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Well, we have the following circuit: simulate this circuit – Schematic created using CircuitLab When analyzing a transistor we need to use the following relations: $$\text{I}_\text{E}=\text{I}_\text{B}+\text{I}_\text{C}\tag1$$ Transistor gain $\beta$: $$\beta=\frac{\text{I}_\text{C}}{\text{I}_\text{B}}\tag2$$ Emitter voltage: $$\text{V}_\text{BE}=\... 0 @vtolentino already got it right in the comments: in DC analysis all capacitors are open-circuited, it should be fairly simple to find what you want after that. I'd like to add that this BJT is not a Common-Emitter BJT, it's a Common-Base BJT because the base terminal is common to both inputs and outputs, so you're dealing with a CB NPN-BJT. 1 The current through the base-emitter junction of a transistor is governed by the diode equation: $i_e = I_S \left(e^\frac{v_{be}}{n\ V_T} - 1\right)$. At room temperature, $V_T \simeq 26\mathrm{mV}$. So unless your peak-peak input voltage is significantly smaller than $26\mathrm{mV}$, you'll get distortion. On the bright side, you have lots of ... 0 Say I choose a bias point on an I-V characteristic curve at the IC = 16mA. If this transistor has a beta of 200 then that means a IB = 80uA. Lets also say I want 1 volt across the emitter resistor R2. So first what we do is to select R2 resistor value:$$R_2 = \frac{1V}{16mA} = 62\Omega  Now we want a "stiff" voltage divider which means that $R_{... 0 (EDIT: I've completely rewritten my answer to hopefully provide a better answer.) Consider the application of Kirchoff's Current Law for the two cases where the transistor's base is and is not connected to the midpoint of voltage divider R3 and R4. Let$V_X$be the voltage at the midpoint of voltage divider R3 and R4. CASE 1 - The Transistor's Base Is ... 1 Usually the current in the voltage divider is 10 times the base current because a transistor part number has a range of beta. Your transistor might have a beta that is 100 minimum, 200 typical and 300 maximum. You get whatever is available. 0 VTH is a little greater than 1.7V. R3 & R4 values would be chosen to give 1.7V at the base of Q1 taking into account the base current which is drawn through R4. This base current increases the voltage drop across R4. Now if we disconnect the transistor, the voltage at the junction of R3 & R4 will rise to the value of VTH which is a slightly higher ... 1 "As the base current increases the slope of the line increases, resulting in an increase in output impedance with increase in base and collector current" They got it wrong - as the slope increases you get more amps per volt so conductance increases and conductance is the inverse of resistance. 4 That resistor speeds up turnoff and increases maximum allowed collector circuit voltage. The turnoff speeding is based on the fact that the charge which is stored to the BE junction is dissipated in resistor R2. The effect is substantial in pulse circuits. There's some leakage from C to B and it can cause substantial unwanted base current at high operating ... 0 Transistors are not perfect switches. They have parasitic capacitances. When a base current is applied, some of them charge up and and when base current is removed, some will discharge ($Cπ$). A similar behavior happens when a voltage is applied to the collector ($Ccs$). This takes time, and thus the RC curve you see in your graph. Here is an small ... 0 There is already a similar question, however the design procedure is still misssing there. Now to your questions: I can't really find characteristic curves for transistors on datasheets which makes it difficult. Although there is no output characteristic curve in the datasheet, you can find specific biasing points which might already fulfill your needs. ... 0 That 2.2uF is connected the wrong way around. The +ve should be towards the higher voltage level. With no signal from the mic all three terminals of the pot are at 0V. With a mic output signal the signal at the top of the pot wiggles about 0V and the wiper signal also wiggles about 0V but is a reduced amplitude version of the signal at the top of the pot. ... 1 The 2.2uf is WRONGLY installed. god eye for catching that, Jeffrey. Since the VDD is Positive, the base of Q2 will be about 0.6 volts above ground, thus the 2.2uf cap needs its (+) terminal to the base. ============================= Unfortunately, during the power-on transient as VDD quickly rises to +12 volts, the top pin of the volume control will ... 1 The two capacitors are DC blocks, conducting the (AC) signal while blocking the DC so that different circuits can work at different bias levels. The pot is just a volume control. 2 The 47k component appears to be a potentiometer, using a somewhat nonstandard symbol. The center/side connection going to the capacitor is the wiper. The capacitors are being used as DC blocking capacitors, preventing any DC link between the stages of the amplifier and decoupling the microphone's bias voltage from the signal. As @BrianDrummond and @... 1 Just draw the small signal model of the circuit to calculate the impedance seen at the emitter. Assuming a resistance$r_b$is connected to the base, the impedance is calculated as: simulate this circuit – Schematic created using CircuitLab Apply KCL at the emitter to give: \beta i_b + i_b +i_x = \frac{v_x}{R_E} Apply KVL in the emitter-base ... 0 Well, we have the following circuit: simulate this circuit – Schematic created using CircuitLab When analyzing a transistor we need to use the following relations: \text{I}_\text{E}=\text{I}_\text{B}+\text{I}_\text{C}\tag1 Transistor gain$\beta$: \beta=\frac{\text{I}_\text{C}}{\text{I}_\text{B}}\tag2 Emitter voltage: \text{V}_\text{E}=\... 1 I think that expression should actually be:- ((R1//R2//Rs)/Beta) + re where Rs = signal source resistance In the ideal case of Rs = 0 the left hand term disappears and the equation reduces to re. 1 Looking from the emitter terminal, collector is a current source whose current cannot be changed. It offers infinite resistance and acts as an open circuit:$R = \dfrac{\Delta V}{\Delta I} = \dfrac{\Delta V}{ 0} = \infty$Thus$R_C\\$ doesn't affect the impedance seen from emitter side. You can obtain the resistance of a block by measuring the voltage ...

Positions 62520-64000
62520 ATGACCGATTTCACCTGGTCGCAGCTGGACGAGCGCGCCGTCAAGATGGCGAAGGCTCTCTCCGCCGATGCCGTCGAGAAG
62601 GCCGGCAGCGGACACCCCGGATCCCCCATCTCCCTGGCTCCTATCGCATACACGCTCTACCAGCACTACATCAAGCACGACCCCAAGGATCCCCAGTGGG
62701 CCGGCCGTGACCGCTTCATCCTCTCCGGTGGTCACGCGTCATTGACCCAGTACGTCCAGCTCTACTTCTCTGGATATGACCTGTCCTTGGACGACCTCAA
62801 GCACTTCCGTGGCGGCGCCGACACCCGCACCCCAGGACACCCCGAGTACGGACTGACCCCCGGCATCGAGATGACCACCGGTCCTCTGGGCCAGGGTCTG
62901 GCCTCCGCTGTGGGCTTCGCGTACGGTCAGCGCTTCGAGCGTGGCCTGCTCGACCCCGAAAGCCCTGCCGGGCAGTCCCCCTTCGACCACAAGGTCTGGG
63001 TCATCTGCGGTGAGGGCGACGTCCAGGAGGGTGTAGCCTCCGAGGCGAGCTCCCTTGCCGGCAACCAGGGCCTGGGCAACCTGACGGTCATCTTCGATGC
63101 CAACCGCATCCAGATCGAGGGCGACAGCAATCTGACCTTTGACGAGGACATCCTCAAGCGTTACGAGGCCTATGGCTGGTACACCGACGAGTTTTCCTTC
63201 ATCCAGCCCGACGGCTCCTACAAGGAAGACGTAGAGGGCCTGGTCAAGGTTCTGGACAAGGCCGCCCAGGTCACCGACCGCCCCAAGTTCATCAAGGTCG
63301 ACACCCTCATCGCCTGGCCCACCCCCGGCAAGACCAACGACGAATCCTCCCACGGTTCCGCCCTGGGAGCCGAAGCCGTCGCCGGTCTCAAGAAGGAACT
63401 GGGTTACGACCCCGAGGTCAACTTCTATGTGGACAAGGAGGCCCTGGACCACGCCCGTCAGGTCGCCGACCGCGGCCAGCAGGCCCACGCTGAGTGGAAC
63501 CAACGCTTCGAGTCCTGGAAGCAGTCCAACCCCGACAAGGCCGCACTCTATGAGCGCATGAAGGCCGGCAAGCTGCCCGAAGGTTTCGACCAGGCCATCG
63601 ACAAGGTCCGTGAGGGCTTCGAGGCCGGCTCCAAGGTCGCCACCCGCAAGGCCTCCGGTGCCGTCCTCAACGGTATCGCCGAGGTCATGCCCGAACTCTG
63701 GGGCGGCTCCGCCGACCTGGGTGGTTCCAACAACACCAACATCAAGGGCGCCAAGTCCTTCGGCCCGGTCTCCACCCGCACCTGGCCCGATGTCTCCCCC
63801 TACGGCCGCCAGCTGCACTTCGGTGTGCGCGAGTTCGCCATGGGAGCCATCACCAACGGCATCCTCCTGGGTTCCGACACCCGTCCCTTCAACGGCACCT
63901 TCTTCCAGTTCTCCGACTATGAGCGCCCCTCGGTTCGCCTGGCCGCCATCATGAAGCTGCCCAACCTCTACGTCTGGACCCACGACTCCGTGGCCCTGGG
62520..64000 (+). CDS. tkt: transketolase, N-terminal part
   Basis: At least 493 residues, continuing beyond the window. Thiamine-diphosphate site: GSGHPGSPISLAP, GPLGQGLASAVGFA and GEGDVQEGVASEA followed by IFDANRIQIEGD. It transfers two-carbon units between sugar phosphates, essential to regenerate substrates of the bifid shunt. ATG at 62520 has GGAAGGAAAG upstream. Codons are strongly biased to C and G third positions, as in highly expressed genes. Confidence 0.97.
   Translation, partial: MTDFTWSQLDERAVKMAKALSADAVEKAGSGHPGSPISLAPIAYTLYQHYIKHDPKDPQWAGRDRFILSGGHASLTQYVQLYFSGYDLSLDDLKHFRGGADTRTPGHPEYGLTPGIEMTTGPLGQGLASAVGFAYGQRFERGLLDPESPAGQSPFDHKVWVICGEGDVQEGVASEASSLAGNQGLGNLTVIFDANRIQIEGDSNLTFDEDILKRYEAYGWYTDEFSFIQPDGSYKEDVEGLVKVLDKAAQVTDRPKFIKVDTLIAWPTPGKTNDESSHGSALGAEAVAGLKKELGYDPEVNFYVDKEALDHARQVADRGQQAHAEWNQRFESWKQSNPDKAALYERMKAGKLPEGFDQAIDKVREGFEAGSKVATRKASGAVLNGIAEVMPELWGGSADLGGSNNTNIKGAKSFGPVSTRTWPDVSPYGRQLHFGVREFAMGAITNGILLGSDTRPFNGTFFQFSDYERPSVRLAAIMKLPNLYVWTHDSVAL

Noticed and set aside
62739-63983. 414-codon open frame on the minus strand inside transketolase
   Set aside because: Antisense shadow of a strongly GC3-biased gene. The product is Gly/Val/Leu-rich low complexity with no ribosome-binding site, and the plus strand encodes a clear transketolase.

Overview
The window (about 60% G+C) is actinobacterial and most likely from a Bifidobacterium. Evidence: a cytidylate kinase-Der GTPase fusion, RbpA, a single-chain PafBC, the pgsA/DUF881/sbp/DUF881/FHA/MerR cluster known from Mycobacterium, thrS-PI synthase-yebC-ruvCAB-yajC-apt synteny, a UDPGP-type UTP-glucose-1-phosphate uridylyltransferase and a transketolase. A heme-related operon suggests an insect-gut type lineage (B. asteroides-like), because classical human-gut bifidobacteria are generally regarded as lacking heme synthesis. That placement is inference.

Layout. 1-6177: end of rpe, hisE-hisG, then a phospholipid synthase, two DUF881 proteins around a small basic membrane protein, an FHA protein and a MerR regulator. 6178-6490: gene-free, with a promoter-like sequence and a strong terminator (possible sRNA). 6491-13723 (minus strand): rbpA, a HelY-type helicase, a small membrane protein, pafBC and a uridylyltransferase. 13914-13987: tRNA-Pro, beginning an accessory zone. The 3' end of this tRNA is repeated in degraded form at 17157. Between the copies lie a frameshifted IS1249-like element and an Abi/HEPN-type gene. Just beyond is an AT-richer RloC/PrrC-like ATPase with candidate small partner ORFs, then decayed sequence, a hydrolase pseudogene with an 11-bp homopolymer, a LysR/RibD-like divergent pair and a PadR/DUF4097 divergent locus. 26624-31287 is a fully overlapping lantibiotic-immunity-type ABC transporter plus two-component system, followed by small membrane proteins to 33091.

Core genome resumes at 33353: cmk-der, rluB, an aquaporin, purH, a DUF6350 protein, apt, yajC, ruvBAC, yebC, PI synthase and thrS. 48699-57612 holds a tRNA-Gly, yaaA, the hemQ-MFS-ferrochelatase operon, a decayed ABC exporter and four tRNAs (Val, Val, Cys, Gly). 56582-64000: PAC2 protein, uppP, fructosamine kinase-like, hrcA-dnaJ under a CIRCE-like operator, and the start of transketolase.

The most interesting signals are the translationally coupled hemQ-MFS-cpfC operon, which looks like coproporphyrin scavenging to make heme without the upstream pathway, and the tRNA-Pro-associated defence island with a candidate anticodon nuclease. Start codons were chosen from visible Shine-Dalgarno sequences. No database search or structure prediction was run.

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After replacing the 1N4148 diodes with the much stronger HER305 diodes, the clipping disappeared, even though the 1N4148's seemed in fine working order when tested with a multimeter. Still not sure why this worked, but it did. I was able to push the output wave up to 13.7V @ 3 MHz. And for those who were asking, this is what my amplifier looks like (...